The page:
Why is Compassion International closing its doors (for now) in India?
That was the question at the heart of this week's "Crossroads" podcast (click here to tune that in), which explored some of the themes in my post this week that ran under the headline, "Compassion International and India: The New York Times leaves a UN-shaped hole." I would urge you to click here and read the original Times piece on this topic.
Does the Times piece tell us why Compassion is leaving India? Well, it does and it doesn't. And that is where things get complicated, for readers and listeners who have never worked in a newsroom.
Patience please, as we try to walk through this.
You see, there is evidence in this important Times piece that various officials in India are saying different things. The evidence offered can be interpreted in a number of different ways and it's pretty obvious that the Times team was asking questions that the authorities in the Bharatiya Janata Party didn't want to address. So, as public officials often do, they declined to answer questions.
So what do we know? Let's look at four different options.
(I) At one point, it appears that Compassion is being pushed out because of accusations that its work led to people converting to Christianity. The charity, to use Times language, was suspected of "engaging in religious conversion."
(II) However, at another another point, Compassion officials deny accusations that they are -- again, this is a Times paraphrase -- "funding religious conversions." Now, what does that mean? As I note in the podcast, that could mean that government officials are accusing the charity and missions group of funding programs:
(a) In which they pay people (think "rice Christians") in India -- with money, food, school funds, etc. -- to convert to Christianity.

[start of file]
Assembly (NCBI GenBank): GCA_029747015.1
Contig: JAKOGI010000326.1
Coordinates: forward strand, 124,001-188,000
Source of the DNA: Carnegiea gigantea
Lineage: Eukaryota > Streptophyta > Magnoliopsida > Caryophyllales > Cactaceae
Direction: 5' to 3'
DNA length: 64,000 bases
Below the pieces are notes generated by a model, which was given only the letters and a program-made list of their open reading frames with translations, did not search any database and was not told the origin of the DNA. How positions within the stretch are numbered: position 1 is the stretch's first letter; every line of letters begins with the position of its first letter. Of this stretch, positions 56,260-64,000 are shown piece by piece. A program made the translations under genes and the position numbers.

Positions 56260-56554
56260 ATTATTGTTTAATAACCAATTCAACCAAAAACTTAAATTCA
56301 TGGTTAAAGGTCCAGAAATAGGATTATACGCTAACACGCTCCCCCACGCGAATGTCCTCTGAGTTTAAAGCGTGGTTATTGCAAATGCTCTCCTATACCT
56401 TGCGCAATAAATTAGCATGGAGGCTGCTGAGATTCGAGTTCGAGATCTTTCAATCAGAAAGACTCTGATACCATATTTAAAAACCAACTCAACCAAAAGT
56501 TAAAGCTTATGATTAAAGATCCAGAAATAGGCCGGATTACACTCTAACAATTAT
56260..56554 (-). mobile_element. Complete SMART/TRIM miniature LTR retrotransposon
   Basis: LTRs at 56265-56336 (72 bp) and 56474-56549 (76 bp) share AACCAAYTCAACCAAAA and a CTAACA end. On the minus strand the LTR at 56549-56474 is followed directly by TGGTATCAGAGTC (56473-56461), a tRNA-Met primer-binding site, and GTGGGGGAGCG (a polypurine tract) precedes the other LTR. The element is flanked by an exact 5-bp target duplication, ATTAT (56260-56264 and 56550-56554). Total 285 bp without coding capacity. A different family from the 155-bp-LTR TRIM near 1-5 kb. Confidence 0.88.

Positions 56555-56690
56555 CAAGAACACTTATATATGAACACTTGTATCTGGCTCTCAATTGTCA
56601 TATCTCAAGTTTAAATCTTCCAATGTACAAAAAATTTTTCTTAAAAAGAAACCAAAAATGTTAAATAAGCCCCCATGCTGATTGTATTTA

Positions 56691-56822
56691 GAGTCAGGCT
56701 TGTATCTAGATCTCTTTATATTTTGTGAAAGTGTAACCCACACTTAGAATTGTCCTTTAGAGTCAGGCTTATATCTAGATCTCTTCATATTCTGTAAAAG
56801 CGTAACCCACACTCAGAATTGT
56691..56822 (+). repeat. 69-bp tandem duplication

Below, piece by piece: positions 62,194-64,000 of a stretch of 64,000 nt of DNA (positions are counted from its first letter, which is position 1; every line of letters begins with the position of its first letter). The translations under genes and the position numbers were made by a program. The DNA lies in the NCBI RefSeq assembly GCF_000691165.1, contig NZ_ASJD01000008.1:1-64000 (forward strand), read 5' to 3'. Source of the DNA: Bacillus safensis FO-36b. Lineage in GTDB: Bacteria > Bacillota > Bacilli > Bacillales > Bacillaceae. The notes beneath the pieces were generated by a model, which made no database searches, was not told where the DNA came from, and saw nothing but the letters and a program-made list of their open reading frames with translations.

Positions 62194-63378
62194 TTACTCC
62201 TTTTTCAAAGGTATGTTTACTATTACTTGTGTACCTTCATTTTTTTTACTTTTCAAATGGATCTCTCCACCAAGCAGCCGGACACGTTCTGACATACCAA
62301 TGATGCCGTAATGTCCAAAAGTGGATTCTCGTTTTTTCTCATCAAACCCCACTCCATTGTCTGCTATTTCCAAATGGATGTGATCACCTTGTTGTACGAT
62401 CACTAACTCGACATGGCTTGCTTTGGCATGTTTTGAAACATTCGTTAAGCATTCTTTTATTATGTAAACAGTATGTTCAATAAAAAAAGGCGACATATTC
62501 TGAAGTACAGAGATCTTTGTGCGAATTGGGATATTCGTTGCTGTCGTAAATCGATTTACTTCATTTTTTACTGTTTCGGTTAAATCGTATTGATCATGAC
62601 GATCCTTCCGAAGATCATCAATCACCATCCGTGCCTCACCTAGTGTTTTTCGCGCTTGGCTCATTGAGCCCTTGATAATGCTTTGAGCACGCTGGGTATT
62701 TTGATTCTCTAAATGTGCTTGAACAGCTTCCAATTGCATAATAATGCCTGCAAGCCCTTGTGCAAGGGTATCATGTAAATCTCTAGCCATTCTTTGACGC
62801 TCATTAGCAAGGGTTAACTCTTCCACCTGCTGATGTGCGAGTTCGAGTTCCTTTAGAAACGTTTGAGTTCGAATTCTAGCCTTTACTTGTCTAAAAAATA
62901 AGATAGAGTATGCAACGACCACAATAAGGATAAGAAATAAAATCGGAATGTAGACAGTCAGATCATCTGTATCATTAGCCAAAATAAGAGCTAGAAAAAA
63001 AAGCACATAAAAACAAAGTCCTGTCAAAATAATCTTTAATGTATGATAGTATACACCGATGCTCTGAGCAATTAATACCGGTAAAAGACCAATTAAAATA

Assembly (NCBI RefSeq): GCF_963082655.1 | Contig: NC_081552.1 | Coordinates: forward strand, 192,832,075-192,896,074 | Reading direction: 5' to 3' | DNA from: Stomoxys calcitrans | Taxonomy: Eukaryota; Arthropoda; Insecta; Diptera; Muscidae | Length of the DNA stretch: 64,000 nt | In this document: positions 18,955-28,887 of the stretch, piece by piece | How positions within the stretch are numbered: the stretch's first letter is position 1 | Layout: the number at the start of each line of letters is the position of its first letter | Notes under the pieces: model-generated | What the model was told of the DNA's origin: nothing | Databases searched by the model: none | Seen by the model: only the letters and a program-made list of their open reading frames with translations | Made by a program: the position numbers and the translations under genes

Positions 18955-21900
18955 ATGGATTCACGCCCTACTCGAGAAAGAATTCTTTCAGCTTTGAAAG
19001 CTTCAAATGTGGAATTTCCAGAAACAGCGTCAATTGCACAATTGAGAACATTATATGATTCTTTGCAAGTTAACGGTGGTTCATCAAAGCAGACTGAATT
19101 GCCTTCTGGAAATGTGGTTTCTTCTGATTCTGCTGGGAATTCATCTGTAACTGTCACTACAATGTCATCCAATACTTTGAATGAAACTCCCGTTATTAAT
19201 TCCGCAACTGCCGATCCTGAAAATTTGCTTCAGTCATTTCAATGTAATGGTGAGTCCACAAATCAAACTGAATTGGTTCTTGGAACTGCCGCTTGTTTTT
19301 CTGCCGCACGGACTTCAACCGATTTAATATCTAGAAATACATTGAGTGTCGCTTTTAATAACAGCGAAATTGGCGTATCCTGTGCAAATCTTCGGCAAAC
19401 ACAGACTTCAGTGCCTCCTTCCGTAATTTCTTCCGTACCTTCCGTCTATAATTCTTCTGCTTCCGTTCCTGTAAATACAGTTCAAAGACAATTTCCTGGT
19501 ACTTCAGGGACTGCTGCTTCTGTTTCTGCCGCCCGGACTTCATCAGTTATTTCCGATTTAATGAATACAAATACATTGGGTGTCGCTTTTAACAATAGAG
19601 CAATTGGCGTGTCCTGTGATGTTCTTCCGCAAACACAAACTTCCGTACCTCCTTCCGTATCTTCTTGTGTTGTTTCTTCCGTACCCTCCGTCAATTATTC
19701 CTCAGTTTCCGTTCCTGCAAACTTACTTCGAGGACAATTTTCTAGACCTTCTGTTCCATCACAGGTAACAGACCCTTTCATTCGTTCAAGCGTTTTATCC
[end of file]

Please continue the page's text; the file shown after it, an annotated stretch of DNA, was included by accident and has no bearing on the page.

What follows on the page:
(b) In which people in India (including Hindus and Muslims who are receiving aid from Compassion) are exposed to Christian messages and have the opportunity, through contacts with local Christian churches and ministries, to convert to the faith. This is basically the same thing as (I), mentioned above.
(III) Meanwhile, there is also a Los Angeles Times story on this topic that claims that Compassion International workers are being accused of "secretly converting children to Christianity." I guess that could be (I) or (II), only done in secret.
The implication is that Compassion workers do this in secret because it is illegal for conversions to take place in broad daylight. Right?
(IV) Wait, there is another wrinkle here. In the New York Times story there is a quote -- again, a paraphrase -- in which an anonymous Foreign Ministry official claims that Compassion partners (local churches and ministries) were being accused of "violating Indian law by engaging in religious activities."
What does that mean? Churches in India cannot engage in "religious activities"?
Yes, gets confusing. However, the goal is to figure out what is actually happening and describe it as clearly as possible (which is hard when it appears that state officials were not willing to go on the record).
So let's ask another question, a really big question: Is public evangelism now illegal in India?